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Understanding post-second wave fiscal trends

Aditi Nayar writes: Formalisation of economy expands tax base, boosts Centre’s coffers, but states might suffer with discontinuation of GST compensation.

Written by Aditi Nayar |
Updated: November 5, 2021 7:24:40 am
So far, the fiscal costs of the expenditure announcements made by the Centre after the 2021-22 budget have been quite modest.

As India emerges from the crisis brought about by the second wave of the Covid-19 pandemic, an upturn in government revenues is underway, improving its fiscal position. ICRA’s estimates suggest that the general government (Centre and states) fiscal deficit will narrow this year, led by a correction at the Union government level. While our study of 12 large states suggests that their fiscal deficit will remain largely stable, the quality of the deficit is set to improve with a pickup in capital spending.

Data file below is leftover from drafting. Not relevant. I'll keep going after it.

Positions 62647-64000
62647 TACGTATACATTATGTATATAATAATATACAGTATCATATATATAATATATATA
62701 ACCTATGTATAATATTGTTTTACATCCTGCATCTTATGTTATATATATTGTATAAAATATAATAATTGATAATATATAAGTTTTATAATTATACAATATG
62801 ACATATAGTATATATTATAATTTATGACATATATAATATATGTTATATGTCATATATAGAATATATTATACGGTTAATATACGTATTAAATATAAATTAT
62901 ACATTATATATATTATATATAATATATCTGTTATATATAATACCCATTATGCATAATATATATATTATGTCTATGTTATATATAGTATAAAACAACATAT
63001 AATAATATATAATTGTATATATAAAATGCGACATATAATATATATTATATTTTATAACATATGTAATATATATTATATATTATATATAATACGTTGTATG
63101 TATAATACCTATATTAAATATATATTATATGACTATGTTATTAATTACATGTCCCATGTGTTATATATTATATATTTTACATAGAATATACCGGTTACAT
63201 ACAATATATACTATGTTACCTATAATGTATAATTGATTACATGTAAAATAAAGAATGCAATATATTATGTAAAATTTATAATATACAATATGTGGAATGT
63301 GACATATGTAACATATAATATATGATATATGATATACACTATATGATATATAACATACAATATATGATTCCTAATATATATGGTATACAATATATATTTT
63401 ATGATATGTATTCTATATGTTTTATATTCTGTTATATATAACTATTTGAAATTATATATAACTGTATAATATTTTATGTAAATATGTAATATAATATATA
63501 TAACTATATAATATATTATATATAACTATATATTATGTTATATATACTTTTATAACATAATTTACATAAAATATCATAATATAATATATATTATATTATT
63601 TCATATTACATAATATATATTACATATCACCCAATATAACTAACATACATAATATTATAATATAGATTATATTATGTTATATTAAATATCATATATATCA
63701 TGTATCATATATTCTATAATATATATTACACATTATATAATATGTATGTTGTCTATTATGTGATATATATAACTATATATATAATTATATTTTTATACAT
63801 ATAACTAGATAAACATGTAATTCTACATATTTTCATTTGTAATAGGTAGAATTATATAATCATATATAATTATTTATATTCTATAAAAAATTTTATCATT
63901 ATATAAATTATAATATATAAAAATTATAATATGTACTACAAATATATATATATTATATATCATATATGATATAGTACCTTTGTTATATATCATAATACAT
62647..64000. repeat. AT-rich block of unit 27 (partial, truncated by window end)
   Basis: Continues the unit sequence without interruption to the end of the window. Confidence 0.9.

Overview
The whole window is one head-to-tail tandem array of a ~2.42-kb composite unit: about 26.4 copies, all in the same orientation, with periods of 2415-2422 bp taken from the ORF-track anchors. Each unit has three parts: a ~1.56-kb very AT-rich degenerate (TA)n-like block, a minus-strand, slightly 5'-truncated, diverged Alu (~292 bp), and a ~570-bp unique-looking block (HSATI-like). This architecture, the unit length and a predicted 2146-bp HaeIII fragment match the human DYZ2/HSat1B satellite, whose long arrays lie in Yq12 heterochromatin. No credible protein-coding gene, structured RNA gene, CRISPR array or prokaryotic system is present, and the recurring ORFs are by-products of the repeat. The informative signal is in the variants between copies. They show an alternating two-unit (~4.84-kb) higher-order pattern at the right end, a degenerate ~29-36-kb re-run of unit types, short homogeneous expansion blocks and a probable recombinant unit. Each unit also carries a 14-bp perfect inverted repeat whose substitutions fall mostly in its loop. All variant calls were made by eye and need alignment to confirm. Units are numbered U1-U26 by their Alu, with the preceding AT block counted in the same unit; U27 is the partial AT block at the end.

Let’s first examine the trends for the Government of India. Its fiscal deficit shrank to Rs 5.3 trillion in April-September 2021-22, down from Rs 9.1 trillion a year ago. This was an outcome of a commendable, if partly base-led, doubling of revenue receipts amidst a 10 per cent rise in total expenditure.

A separate press release had indicated that the Centre’s gross direct tax collections in the first half this year recorded a robust growth of 47 per cent growth (year-on-year) and 17 per cent relative to the pre-Covid period. Headline GST collections have also increased by 50 per cent (year-on-year) in the first half, while excise duty collections continue to benefit from the higher cesses imposed on petrol and diesel last year when crude oil prices had crashed.

With this broad-based improvement in tax revenues in the first half, and growing confidence that rising vaccinations will boost consumer confidence and spending in the second half, the Centre’s tax revenues are expected to remain robust. We expect them to exceed the budget estimate (BE) by at least Rs 2 trillion. Of this, roughly Rs 1.4 trillion will be retained by the Union government, while Rs 600 billion will be shared with the states, adding to their resource pool.